Let $I \subset A$ be an ideal such that $V(I) \cap j(U) =\emptyset$ and $V(I) \cup j(U)$ is closed. Apply Lemma 40.14.7 to the groupoid scheme $(Z, R_ Z, s_ Z, t_ Z, c_ Z)$, the restriction $j|_ Z$, the ideal $I$, and the point $u \in Z$ to obtain $h \in I$ such that $j^{-1}D(h) \cap Z$ is an $R_ Z$-invariant open affine containing $u$.

Consider the $R_ W$-invariant (Groupoids, Lemma 39.23.2) function

$g = \text{Norm}_{s_ W}(t_ W^\sharp (j^\sharp (h)|_ W)) \in \Gamma (W, \mathcal{O}_ W)$

(In the following we only need the restriction of $g$ to $j^{-1}D(f)$ and in this case the norm is along a finite locally free morphism of affines.) We claim that

$V = (W_ g \cap j^{-1}D(f)) \cup (j^{-1}D(h) \cap Z)$

is an $R$-invariant affine open of $U$ which finishes the proof of the lemma. It is set theoretically $R$-invariant by construction. As $V$ is a constuctible set, to see that it is open it suffices to show it is closed under generalization in $U$ (Topology, Lemma 5.19.10 or the more general Topology, Lemma 5.23.6). Since $W_ g \cap j^{-1}D(f)$ is open in $U$, it suffices to consider a specialization $u_1 \leadsto u_2$ of $U$ with $u_2 \in j^{-1}D(h) \cap Z$. This means that $h$ is nonzero in $j(u_2)$ and $u_2 \in Z$. If $u_1 \in Z$, then $j(u_1) \leadsto j(u_2)$ and since $h$ is nonzero in $j(u_2)$ it is nonzero in $j(u_1)$ which implies $u_1 \in V$. If $u_1 \not\in Z$ and also not in $W_ g \cap j^{-1}D(f)$, then $u_1 \in W$, $u_1 \not\in W_ g$ because the complement of $Z = j^{-1}V(f)$ is contained in $W \cap j^{-1}D(f)$. Hence there exists a point $r_1 \in R$ with $s(r_1) = u_1$ such that $h$ is zero in $t(r_1)$. Since $s$ is finite we can find a specialization $r_1 \leadsto r_2$ with $s(r_2) = u_2$. However, then we conclude that $h$ is zero in $u'_2 = t(r_2)$ which contradicts the fact that $j^{-1}D(h) \cap Z$ is $R$-invariant and $u_2$ is in it. Thus $V$ is open.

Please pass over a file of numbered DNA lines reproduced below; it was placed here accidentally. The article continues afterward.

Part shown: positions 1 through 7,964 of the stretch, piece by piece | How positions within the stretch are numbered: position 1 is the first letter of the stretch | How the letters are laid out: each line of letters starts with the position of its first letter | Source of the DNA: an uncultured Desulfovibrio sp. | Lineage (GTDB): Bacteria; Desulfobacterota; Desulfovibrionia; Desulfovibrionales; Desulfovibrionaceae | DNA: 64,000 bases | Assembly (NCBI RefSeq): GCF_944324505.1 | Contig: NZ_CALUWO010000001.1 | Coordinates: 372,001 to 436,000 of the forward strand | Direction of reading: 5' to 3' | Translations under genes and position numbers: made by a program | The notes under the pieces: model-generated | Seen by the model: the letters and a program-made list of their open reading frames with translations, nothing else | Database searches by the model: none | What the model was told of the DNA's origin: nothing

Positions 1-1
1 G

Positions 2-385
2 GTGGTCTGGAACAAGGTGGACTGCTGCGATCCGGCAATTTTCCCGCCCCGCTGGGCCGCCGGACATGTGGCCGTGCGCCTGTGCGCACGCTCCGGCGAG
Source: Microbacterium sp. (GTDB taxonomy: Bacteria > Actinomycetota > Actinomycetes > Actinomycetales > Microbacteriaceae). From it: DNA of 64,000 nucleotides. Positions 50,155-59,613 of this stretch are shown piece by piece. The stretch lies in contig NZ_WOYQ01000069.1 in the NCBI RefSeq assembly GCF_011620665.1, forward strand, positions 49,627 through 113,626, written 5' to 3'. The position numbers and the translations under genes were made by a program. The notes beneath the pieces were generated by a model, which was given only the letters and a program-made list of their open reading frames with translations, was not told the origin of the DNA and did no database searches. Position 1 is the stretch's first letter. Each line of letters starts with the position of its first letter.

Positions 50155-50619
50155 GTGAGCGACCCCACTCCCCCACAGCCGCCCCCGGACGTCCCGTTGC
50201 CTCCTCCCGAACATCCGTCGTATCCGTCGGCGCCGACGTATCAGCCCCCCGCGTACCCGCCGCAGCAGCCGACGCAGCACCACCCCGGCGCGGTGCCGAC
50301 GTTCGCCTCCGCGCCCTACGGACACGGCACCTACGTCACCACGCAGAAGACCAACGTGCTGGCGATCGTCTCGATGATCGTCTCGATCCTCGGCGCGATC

Observe that $V \subset j^{-1}D(h)$ for our function $h \in I$. Thus we obtain an immersion

$j' : V \longrightarrow \mathop{\mathrm{Spec}}(A_ h)$

Let $f' \in A_ h$ be the image of $f$. Then $(j')^{-1}D(f')$ is the principal open determined by $g$ in the affine open $j^{-1}D(f)$ of $U$. Hence $(j')^{-1}D(f)$ is affine. Finally, $j'(V) \cap V(f') = j'(j^{-1}D(h) \cap Z)$ is closed in $\mathop{\mathrm{Spec}}(A_ h/(f')) = \mathop{\mathrm{Spec}}((A/f)_ h) = D(h) \cap V(f)$ by our choice of $h \in I$ and the ideal $I$. Hence we can apply Lemma 40.14.9 to conclude that $V$ is affine as claimed above. $\square$

Comment #6718 by 羽山籍真 on

In the second last paragraph, and the last second line, "we conclude that f is zero...". I think here $f$should be $h$, no? Because $u_2'$ is in the orbit of $u_2\in j^{-1}D(h)\cap Z$, if $f$ is replaced by $h$ then this can lead to the desired contradiction.

Comment #6914 by on

Thanks very much! See changes here.

To everybody: if you want your name in your own language added to the list of contributors, please either email me or leave another comment with your name in the form "name in Latin alphabet (name in other characters)".

In your comment you can use Markdown and LaTeX style mathematics (enclose it like $\pi$). A preview option is available if you wish to see how it works out (just click on the eye in the toolbar).